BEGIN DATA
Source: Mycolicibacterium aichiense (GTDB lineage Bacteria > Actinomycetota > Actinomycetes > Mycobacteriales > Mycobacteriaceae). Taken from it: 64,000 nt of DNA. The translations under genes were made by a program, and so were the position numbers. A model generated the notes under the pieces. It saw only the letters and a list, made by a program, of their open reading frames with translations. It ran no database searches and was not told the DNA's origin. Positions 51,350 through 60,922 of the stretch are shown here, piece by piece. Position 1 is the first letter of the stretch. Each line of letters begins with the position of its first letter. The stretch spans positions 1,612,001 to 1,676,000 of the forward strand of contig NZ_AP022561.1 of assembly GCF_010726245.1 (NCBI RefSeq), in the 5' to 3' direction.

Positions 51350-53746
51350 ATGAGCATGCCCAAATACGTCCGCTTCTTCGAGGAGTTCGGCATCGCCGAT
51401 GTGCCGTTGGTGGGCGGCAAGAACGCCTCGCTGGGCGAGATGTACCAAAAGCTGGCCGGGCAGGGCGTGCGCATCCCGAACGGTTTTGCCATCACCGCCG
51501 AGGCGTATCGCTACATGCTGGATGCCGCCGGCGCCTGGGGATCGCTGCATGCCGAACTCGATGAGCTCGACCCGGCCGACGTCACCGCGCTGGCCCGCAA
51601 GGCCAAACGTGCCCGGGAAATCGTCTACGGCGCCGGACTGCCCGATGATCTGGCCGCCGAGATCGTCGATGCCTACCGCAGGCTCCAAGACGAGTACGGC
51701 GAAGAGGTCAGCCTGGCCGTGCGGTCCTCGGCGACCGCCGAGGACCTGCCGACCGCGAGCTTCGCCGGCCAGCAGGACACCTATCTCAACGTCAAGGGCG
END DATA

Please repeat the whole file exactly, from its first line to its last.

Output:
Source: Mycolicibacterium aichiense (GTDB lineage Bacteria > Actinomycetota > Actinomycetes > Mycobacteriales > Mycobacteriaceae). Taken from it: 64,000 nt of DNA. The translations under genes were made by a program, and so were the position numbers. A model generated the notes under the pieces. It saw only the letters and a list, made by a program, of their open reading frames with translations. It ran no database searches and was not told the DNA's origin. Positions 51,350 through 60,922 of the stretch are shown here, piece by piece. Position 1 is the first letter of the stretch. Each line of letters begins with the position of its first letter. The stretch spans positions 1,612,001 to 1,676,000 of the forward strand of contig NZ_AP022561.1 of assembly GCF_010726245.1 (NCBI RefSeq), in the 5' to 3' direction.

Positions 51350-53746
51350 ATGAGCATGCCCAAATACGTCCGCTTCTTCGAGGAGTTCGGCATCGCCGAT
51401 GTGCCGTTGGTGGGCGGCAAGAACGCCTCGCTGGGCGAGATGTACCAAAAGCTGGCCGGGCAGGGCGTGCGCATCCCGAACGGTTTTGCCATCACCGCCG
51501 AGGCGTATCGCTACATGCTGGATGCCGCCGGCGCCTGGGGATCGCTGCATGCCGAACTCGATGAGCTCGACCCGGCCGACGTCACCGCGCTGGCCCGCAA
51601 GGCCAAACGTGCCCGGGAAATCGTCTACGGCGCCGGACTGCCCGATGATCTGGCCGCCGAGATCGTCGATGCCTACCGCAGGCTCCAAGACGAGTACGGC
51701 GAAGAGGTCAGCCTGGCCGTGCGGTCCTCGGCGACCGCCGAGGACCTGCCGACCGCGAGCTTCGCCGGCCAGCAGGACACCTATCTCAACGTCAAGGGCG